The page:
Monday, July 12, 2004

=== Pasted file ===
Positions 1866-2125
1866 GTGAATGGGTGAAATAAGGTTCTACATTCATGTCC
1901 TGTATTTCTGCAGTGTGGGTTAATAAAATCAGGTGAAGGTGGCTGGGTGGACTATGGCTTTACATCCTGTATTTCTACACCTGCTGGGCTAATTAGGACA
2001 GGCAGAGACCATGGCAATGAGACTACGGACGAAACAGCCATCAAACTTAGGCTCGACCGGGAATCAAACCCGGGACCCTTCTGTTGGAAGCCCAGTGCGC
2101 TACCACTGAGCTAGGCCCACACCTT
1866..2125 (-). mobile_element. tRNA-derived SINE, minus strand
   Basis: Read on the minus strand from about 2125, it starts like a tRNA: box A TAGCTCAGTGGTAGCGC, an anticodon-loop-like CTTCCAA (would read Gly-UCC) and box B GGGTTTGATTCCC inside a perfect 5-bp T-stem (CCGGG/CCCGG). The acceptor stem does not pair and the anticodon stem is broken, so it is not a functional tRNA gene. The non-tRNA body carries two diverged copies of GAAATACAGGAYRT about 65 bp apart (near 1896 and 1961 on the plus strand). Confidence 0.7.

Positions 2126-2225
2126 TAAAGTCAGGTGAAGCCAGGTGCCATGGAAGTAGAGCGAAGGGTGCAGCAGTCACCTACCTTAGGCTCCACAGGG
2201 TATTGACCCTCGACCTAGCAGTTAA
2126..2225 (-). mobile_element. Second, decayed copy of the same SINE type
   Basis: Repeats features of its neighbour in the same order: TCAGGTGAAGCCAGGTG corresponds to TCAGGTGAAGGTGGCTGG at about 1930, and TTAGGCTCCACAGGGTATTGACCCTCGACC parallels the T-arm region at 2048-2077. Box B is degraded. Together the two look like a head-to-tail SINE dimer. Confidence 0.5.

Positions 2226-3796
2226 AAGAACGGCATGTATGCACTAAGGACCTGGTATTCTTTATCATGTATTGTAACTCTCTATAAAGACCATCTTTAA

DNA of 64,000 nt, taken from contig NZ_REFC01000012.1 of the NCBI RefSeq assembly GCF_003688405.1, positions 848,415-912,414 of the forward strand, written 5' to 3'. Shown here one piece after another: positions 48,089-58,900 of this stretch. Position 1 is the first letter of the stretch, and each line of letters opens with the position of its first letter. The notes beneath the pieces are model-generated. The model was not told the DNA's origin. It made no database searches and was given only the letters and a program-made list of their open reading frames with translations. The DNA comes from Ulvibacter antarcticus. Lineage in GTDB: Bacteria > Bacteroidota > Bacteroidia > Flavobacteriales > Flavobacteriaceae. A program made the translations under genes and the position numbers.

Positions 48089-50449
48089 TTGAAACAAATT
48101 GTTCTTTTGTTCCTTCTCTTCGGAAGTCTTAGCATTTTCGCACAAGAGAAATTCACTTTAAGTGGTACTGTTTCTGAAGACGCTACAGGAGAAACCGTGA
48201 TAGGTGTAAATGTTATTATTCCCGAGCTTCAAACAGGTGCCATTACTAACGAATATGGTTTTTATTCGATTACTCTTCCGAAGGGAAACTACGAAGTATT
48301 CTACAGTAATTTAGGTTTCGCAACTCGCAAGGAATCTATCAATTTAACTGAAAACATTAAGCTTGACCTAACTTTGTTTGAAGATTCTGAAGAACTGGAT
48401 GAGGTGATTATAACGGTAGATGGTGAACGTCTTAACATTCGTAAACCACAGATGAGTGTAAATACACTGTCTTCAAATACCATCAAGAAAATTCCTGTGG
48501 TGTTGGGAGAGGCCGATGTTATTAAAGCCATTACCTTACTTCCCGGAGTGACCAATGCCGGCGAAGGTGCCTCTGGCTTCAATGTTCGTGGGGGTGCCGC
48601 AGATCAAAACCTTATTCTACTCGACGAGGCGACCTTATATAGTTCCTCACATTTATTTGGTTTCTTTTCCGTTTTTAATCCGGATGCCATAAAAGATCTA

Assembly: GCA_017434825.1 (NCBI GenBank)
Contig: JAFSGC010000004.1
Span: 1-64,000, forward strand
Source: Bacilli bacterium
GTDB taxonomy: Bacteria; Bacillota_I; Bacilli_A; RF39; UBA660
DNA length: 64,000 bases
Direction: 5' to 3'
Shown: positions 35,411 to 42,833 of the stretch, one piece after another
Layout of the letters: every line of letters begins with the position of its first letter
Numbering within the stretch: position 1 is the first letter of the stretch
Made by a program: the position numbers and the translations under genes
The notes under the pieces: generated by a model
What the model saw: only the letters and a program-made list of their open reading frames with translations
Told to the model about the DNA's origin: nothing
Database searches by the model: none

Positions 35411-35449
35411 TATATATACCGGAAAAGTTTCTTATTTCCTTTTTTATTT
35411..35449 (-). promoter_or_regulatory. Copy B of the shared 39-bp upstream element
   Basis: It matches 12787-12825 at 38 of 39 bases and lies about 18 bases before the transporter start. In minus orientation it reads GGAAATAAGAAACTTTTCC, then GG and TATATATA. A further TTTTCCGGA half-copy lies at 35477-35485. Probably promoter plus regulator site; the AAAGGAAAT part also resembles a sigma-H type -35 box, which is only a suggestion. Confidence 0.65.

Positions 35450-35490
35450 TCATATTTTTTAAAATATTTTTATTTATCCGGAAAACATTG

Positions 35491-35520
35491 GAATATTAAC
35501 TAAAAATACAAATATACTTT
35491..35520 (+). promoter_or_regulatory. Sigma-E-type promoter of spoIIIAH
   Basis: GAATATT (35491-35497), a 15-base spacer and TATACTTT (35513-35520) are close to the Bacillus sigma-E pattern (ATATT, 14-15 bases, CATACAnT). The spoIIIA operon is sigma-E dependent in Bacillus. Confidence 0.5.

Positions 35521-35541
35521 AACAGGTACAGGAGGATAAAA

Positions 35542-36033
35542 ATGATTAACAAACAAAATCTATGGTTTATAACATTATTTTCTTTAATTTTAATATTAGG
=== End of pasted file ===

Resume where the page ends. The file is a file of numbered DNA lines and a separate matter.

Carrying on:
There is a very sad, but not suprising, story in the Washington Post about the exodus of Armenians out of Armenia because of the impossibility of living conditions there. Although it's not directly analagous to any other current situation, I find it interesting because it illustrates how all the sort of "victories" of nationalism aren't the kind of victories that translate into an improved life for Armenians. In a sort of ideological sense, Armenia was a great victory for Armenians. Emerging from a sort of shared memory of the Armenian Genocide, surviving Soviet control, engaging in a winning war with Azerbaijan over the disputed Nagorno-Karabakh territories where the Armenians were outnumbered by Azeri fighters and surrounded by Turkic and Muslim countries - Armenia was the plucky underdog and a point of vindication for the Armenian diaspora. Unfortunately, all that doesn't mean much when you can't afford to live there. It's pretty sad. The Washington Post article doesn't give much background, but I definitely recommend Black Garden: Armenia and Azerbaijan Through Peace and War by Thomas de Waal for those interested in a more thorough and deep understanding of how truly depressing the whole matter is. As my Armenian grandmother always used to say, a hungry man will eat rocks. It turns out that they'd actually rather move to Russia, or Vancouver, or France, or California.